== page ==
10.  Complete your GST audit for a turnover of over Rs 2 crore

Every registered dealer with a turnover of more than Rs 2 crore in a financial year will have to have his accounts audited by the CA or CMA. He has to submit his audited return, his audited accounts and a reconciliation statement.


1.     Pay tax under wrong GST head

Taxpayers sometimes make the mistake of paying taxes under the wrong GST head, or paying interest under the tax head, and so on. Extra caution should be exercised when making GST payments as GSTN does not allow the inter-user of taxes. Paying under the wrong head of tax will create unfavourable working capital.

2.     Classify zero-rated supply as nil rated supply and vice versa

This is a common error that users use to classify zero-rated supplies as nil rated and vice versa. Zero-rated supplies are supplies supplied to exports and SEZs, while nil-rated supplies are supplies on which the tax rate is 0%. The input tax credit cannot be claimed on a zero-rated supply, and therefore users should be careful when entering data into a GST return.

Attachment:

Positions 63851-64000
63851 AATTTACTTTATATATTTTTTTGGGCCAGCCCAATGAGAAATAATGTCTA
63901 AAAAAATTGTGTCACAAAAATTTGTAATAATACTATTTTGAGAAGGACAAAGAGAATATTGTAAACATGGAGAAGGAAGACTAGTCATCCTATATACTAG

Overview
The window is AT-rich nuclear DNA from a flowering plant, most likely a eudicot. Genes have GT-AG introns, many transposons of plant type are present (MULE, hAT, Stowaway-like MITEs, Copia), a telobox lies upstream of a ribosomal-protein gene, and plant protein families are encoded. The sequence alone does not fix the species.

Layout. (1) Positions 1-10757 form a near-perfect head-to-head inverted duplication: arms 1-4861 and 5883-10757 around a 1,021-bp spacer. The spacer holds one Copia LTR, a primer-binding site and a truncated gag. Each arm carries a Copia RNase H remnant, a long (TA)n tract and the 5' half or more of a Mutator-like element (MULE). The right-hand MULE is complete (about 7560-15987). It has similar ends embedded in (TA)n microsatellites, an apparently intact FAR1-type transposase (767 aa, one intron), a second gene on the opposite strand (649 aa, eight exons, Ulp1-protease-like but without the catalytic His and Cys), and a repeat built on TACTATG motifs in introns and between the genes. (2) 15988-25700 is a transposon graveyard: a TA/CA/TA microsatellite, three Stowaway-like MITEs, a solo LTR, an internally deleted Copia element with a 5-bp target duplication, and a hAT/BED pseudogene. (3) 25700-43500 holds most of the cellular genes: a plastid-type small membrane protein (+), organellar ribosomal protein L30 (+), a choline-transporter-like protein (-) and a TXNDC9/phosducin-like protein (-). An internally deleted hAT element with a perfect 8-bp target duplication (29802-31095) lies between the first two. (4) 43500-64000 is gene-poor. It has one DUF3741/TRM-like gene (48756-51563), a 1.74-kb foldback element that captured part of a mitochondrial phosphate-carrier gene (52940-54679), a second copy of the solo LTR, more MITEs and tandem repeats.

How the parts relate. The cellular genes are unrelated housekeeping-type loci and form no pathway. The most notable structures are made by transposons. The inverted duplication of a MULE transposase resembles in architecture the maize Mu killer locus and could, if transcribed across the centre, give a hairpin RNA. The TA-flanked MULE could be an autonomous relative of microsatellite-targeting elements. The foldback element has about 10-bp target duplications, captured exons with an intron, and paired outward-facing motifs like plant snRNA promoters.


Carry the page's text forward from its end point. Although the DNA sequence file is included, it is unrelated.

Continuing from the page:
3.     Forget about filing your nill return

This is a very important point for taxpayers to ignore sometimes. If a business does not have transactions for a specific period of time, the user should not forget to file a NIL return for that period. This will enable the later filing of returns easily as GSTN does not allow the filing of returns in specific cases where returns of the previous period have not been filed.

4.     Apply incorrect tax rates

As suggested by the GST Council, the government regularly issues notifications with updated tax rates. All businesses are required to stay up to date with these rate changes and pay GST at applicable rates. There are also different rates for some goods and services depending on whether the input tax is claimed or not. Individuals issuing GST invoices should ensure that the appropriate tax rate is levied when an invoice is issued.